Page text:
X

Military-First Girls – Japan’s All-Girl Fan Club Dedicated to North Korean Culture

Relations between North Korea and Japan grow increasingly tumultuous by the day as the fear of nuclear war rises to a fever pitch. But despite the tense political climate, a group of Japanese girls fascinated by DRPK culture continue to profess their love for North Korean music, posters and fashion, by posing in military outfits and performing Pyongyang-inspired dance routines.

Sengun-Joshi, or “Military-First Girls”, is a girls-only fan club whose members model themselves after the DRPK all-female Moranbong band, dressing in replica military uniforms and performing intricate choreographies to the sound of North Korean music. Members claim that they are just like other Japanese girls interested in foreign cultures, like US or South Korea, and that they shouldn’t be judged simply because they fell in love with the culture of a country known for its totalitarian regime.

Read More »

You Can Now Smell Like Fried Chicken Thanks to This KFC Drumstick Bath Bomb

Ever dream of immersing yourself in a giant tub of used KFC cooking oil that would leave you smelling like your favorite fried chicken? Well, thanks to this fried drumstick-shaped bath bomb, now you can.

KFC recently teamed up with Japanese novelty retailer Village Vanguard to create one of its most outrageous products yet – bath salts shaped like a cooked drumstick that makes your bathtub look and smell like one of the fast food restaurant’s vats of used frying oil, and leaves you smelling like fried chicken after a bath. Who would want to reek of KFC chicken, you ask? Well, the fast food chain is really popular in Japan, and we all know how much they love crazy things over there, so the unusual bath bomb is practically a guaranteed hit.

Read More »

Japanese Company Creates Smart Fork That Cancels Out Noodle-Slurping Noises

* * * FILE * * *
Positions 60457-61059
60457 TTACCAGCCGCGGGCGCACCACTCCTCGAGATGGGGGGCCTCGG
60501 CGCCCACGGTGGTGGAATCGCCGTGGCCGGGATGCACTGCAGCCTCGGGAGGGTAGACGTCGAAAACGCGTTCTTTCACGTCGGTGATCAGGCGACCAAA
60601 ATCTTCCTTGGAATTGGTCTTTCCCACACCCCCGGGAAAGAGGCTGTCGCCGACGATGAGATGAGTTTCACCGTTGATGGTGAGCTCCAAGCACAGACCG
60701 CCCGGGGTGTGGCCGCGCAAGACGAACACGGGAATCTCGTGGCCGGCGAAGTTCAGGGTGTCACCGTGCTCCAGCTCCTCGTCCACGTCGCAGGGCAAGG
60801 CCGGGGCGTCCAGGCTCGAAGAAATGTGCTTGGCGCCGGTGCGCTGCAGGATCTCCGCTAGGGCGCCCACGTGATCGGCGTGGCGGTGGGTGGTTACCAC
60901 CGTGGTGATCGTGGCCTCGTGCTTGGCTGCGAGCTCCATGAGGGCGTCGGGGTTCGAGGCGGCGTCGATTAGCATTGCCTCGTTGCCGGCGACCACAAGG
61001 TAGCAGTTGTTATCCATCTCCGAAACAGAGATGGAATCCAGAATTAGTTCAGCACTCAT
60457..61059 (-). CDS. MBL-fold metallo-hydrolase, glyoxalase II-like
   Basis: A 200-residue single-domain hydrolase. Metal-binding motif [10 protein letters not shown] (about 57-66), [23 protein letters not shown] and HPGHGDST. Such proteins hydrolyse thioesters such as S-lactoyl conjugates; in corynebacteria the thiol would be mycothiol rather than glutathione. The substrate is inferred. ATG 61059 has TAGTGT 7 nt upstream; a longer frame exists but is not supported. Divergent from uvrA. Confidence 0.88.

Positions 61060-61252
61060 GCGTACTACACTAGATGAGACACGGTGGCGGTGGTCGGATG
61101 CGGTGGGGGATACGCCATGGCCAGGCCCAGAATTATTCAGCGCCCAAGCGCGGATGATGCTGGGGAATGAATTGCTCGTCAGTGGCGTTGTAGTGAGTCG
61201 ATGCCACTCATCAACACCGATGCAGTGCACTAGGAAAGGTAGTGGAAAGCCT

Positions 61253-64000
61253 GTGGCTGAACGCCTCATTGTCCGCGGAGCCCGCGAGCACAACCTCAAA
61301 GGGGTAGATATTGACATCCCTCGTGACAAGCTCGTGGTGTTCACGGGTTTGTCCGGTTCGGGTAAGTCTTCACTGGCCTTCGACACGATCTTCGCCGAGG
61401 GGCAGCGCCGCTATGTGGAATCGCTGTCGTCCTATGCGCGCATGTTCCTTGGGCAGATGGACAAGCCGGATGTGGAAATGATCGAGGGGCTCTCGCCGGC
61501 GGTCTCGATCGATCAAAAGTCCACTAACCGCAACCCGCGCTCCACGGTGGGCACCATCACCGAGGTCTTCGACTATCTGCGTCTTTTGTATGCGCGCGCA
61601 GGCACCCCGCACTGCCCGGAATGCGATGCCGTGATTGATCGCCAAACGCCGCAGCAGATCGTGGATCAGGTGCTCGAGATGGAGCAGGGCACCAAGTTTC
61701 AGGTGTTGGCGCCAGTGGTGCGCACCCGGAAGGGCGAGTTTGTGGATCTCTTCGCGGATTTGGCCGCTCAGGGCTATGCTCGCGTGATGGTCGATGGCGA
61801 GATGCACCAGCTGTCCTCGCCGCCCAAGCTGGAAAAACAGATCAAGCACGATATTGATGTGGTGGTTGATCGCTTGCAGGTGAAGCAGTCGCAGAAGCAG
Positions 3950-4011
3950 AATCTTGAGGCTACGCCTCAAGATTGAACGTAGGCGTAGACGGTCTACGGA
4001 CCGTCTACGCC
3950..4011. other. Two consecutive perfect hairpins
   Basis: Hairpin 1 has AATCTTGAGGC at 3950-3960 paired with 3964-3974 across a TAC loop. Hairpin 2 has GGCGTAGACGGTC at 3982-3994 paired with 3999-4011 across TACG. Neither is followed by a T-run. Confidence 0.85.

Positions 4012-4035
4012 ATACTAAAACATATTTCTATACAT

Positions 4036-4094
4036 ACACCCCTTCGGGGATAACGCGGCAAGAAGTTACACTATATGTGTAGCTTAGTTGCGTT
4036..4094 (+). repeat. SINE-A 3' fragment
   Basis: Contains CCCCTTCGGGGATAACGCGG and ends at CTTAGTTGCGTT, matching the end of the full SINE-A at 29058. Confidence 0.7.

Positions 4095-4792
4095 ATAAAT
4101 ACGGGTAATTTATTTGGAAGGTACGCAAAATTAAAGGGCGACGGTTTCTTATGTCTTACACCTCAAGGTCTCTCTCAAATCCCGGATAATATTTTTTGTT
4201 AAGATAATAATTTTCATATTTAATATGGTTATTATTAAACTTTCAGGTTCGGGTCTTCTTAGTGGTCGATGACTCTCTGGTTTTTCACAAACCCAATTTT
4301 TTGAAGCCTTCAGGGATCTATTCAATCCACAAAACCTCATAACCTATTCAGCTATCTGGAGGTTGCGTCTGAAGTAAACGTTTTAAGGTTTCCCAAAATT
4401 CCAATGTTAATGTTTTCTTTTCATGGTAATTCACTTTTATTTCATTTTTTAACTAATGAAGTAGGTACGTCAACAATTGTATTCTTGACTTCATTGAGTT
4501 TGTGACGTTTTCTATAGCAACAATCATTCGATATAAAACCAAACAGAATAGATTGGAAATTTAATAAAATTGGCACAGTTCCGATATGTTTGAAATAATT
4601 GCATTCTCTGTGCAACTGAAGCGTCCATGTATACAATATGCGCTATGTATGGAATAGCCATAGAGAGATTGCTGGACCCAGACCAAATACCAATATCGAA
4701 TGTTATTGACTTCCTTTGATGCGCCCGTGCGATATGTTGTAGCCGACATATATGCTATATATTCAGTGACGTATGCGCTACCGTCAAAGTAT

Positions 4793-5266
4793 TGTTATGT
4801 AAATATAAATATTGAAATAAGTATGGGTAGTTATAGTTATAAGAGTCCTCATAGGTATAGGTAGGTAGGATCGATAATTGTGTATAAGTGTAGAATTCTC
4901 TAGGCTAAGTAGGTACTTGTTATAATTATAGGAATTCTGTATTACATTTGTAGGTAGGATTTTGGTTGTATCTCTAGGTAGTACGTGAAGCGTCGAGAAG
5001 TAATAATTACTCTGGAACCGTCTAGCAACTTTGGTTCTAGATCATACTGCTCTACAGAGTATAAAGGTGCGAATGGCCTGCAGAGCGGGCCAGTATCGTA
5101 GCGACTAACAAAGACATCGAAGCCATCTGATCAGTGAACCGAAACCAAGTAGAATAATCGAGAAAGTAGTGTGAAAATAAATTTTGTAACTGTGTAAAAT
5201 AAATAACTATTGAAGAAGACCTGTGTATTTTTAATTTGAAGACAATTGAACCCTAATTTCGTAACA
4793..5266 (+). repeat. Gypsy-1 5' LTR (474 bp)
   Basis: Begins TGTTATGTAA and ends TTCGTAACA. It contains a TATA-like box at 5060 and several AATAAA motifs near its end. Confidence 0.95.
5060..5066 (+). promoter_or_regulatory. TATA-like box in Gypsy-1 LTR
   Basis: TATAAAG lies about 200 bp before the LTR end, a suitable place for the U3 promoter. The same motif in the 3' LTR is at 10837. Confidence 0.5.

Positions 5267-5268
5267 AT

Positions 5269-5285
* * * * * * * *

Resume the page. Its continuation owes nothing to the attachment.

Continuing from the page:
In an attempt to battle “noodle harassment”, a Japanese company created a smart fork that can cancel out a user’s noodle-slurping noises.

Any ramen connoisseur will tell you that proper Japanese ramen etiquette entails slurping your noodles while you eat them, as doing so allows for aeration and full flavor development. This practice, however, can be
disturbing for Westerners and is officially referred to as “noodle harassment”, or “noo-hara” in Japan. The Japanese, however, have no intention of giving up this much loved cultural practice, and so an impasse has been reached. Enter Nissin, the 69-year-old Japanese company that invented instant noodles, and their revolutionary, albeit cumbersome, slurp canceling gadget the Otohiko fork.

Read More »

Japanese Man Invents Coffee Made Entirely of Garlic

When you think about coffee alternatives, garlic is probably one of the last things that comes to mind, but that exactly the ingredient that one Japanese inventor used to create a drink that looks and tastes like coffee.

74-year-old Yokitomo Shimotai, a coffee shop owner in Aomori Prefecture, Japan, claims that his unique “garlic coffee” is the result of a cooking blunder he made over 30 years ago, when he burned a steak and garlic while aiting tables at the same time. Intrigued by the scorched garlic’s aroma, he mashed it up with a spoon and mixed it with hot water. The resulting drink looked and tasted a lot like coffee. Making a mental note of his discovery, Yokimoto carried on with his job, and only started researching garlic coffee again after he retired.